But what makes matters worse is Blanco failed to use her own National Guard for the purposes of law enforcement. This was a political decision because she did not want to be the person giving orders that might result in the shooting of "poor, black people." Instead, the Attorney General of Louisiana justified the looting. On Tuesday, while water was pouring into New Orleans (and over hundreds of idle school buses that could have been used for evacuation the Monday after the hurricane left), the Mayor insisted everything was under control. On Wednesday, after shooting and looting broke out all over the city, the Mayor was screaming for Federal help.
Bush should have been ready at that moment to send in Federal troops. But I can understand his hesitation. Even then, if somehow the local and state authorities got things under control before the Federal troops arrived, he would have blamed for “political grandstanding”.
The moral of the story is never trust a politician with a life and death decision.
Like the need for better hurricane protection in New Orleans, it’s obvious something catastrophic is going to happen to our government finances if something isn’t done now about out of control spending, Social Security, government agencies like Fannie Mae or our huge trade deficit. But here’s the dirty little secret of government---it loves to create problems it can “solve”. The voters will probably get rid of Blanco and Mayor Nagin, but the Louisiana political establishment will cash in more on the hundreds of billions spent on reconstruction than they would have if things had stayed the same. Something to think about the next time a politician promises a new program to “solve” some problem the government created in the first place.
Andrew Lo, professor at the Sloan School at MIT, is well known to technical analysts of market prices for having provided statistical proof for the TA belief that certain chart price patterns are predictive. His research on hedge funds, one of which he runs, leads him to believe they are near a crunch time like that in the summer of 1998. See the reference to his full paper in the trext of the NY Times article:
Most of my own short term sentiment measures reached "buyable" levels on Friday, August 26, which day was the third sub 7.0 reading in the sentiment oscillator (2SO), which is a recurrent pattern at tradeable lows.
Several weekly indicators made their extreme readings a week to ten days earlier. This is counter-intuitive for many sentiment watchers, but there is often a "divergence" of sentiment in favor of the soon-to-be-new-trend for a week or two before the change in trend. Learning this the hard way and coming to watch both these and shorter indicators has been valuable in teaching me the virtue of patient watching instead of "being right too soon".
Several sentiment professionals, one in index ETF options, the other in stock index futures and futures options, also now have short to intermediate buy signals in place, although both are bearish a month to three months out.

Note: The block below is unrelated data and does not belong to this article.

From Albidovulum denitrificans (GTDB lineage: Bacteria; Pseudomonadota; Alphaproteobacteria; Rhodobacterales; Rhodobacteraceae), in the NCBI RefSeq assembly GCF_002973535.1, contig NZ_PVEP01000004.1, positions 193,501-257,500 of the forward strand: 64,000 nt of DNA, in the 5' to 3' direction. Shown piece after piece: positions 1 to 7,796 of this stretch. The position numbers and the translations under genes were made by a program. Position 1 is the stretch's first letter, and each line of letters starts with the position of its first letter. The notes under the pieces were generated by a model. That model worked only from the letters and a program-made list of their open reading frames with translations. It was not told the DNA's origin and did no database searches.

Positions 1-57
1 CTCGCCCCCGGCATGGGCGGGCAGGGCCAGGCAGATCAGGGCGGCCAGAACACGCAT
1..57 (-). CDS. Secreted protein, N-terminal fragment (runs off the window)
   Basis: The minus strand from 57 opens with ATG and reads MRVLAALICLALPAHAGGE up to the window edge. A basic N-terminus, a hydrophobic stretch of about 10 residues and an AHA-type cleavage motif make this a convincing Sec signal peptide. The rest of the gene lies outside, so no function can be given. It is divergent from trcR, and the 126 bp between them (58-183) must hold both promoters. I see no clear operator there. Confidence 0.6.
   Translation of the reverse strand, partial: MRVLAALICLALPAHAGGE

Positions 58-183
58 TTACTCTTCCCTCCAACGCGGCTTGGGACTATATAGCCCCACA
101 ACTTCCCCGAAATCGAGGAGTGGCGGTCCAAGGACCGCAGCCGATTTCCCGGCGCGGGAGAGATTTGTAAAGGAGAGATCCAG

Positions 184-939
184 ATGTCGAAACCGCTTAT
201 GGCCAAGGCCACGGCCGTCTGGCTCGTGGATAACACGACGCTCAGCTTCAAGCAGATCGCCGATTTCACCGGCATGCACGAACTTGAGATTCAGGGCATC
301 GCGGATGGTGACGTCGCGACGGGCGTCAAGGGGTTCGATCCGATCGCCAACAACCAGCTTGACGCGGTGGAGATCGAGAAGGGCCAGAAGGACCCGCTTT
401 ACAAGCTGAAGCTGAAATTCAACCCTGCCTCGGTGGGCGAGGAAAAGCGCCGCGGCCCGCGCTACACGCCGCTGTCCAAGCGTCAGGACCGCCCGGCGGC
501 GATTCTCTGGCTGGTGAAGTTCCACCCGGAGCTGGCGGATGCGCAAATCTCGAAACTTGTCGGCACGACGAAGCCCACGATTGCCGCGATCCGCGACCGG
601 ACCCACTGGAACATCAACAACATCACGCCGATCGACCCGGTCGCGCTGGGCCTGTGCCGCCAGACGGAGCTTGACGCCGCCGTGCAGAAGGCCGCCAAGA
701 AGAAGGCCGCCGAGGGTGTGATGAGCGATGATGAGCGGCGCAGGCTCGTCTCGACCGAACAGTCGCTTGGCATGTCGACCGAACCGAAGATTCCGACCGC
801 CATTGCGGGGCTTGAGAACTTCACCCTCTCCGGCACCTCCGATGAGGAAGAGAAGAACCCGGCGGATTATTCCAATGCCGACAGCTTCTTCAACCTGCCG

The timerline buy on the most recent SP futures chart posted farther down the page is still valid.
My trade entry system, which I have used for 26 years, recently taught me a new buy signal pattern I had never recognized before. The system has only five recognized buy or sell patterns, and I thought I knew everything there was to learn about the system, so for me this is a major point of recognition. I will need to go back in time to see if I have simply missed these before, or whether they were also associated with one of the basic patterns and therefore not appreciated as they were not needed at the time.
The trade entry system is volatile and can change direction on any given day under any one of the five (now probably six) conditions. I always feel more secure when it, sentiment, and timerlines are all lined up together.
In May (2005) US short term money market funds were yielding ~2.4%. At that time I evaluated higher yield alternatives of several types. Some were very short term bond funds with very low costs (Vanguard). Others were bond funds with an accent or a "kicker".
A little over three months later, Vanguard's Prime Money Market Fund is yielding 3.24%. I mention Vanguard again because when one is dealing in instruments with low yields, costs are extremely important to net yield. If your money market fund is being billed 0.80% per year by the fund's advisor, your net yield will be 0.5% less yield per year than at Vanguard's fund which is billed 0.3% by its in-house advisor. Thus your net yield will be ~15% less at "Fund X" than at Vanguard Prime in this example, no small matter.
You may be unable to get into Vanguard's Prime where you trade, but if your short term cash balances are important enough to you, you can still shop around for money market funds with low costs and conservative principles. This is easily done with Google or other search engines.
It no longer makes sense tofor me to leave fixed income funds in short term bonds funds with effective durations of 2-4 years. If you haven't done so already, you may wish to consider putting your shorter term fixed income money or cash balances into a good money market fund. Some day, month, or year in the future, when the yield curve is inverted and rates are much higher than now, it will make sense to venture out of money market funds.
But if we cannot safely go out the yield curve to bonds or bond funds yielding 4.31% or less (for the 20 year T bond), we can still revisit the alternatives I listed in the May blog post plus one other I've been looking at.
Each of these funds is different, posited as they are on different long term outlooks on both interest rates and the US dollar. An excellent site for initial evaluation of all mutual funds is MSN's: http://moneycentral.msn.com/investor/research/fundwelcome.asp?Funds=1 One of the features of this site is that it gives you not just the ten largest holdings of a fund, but the 25 largest. It's still better to go to the fund's website and look at the latest quarterly or semi-annual report to fund holders for full particulars, but MSN is a good first stop on your reasearch path.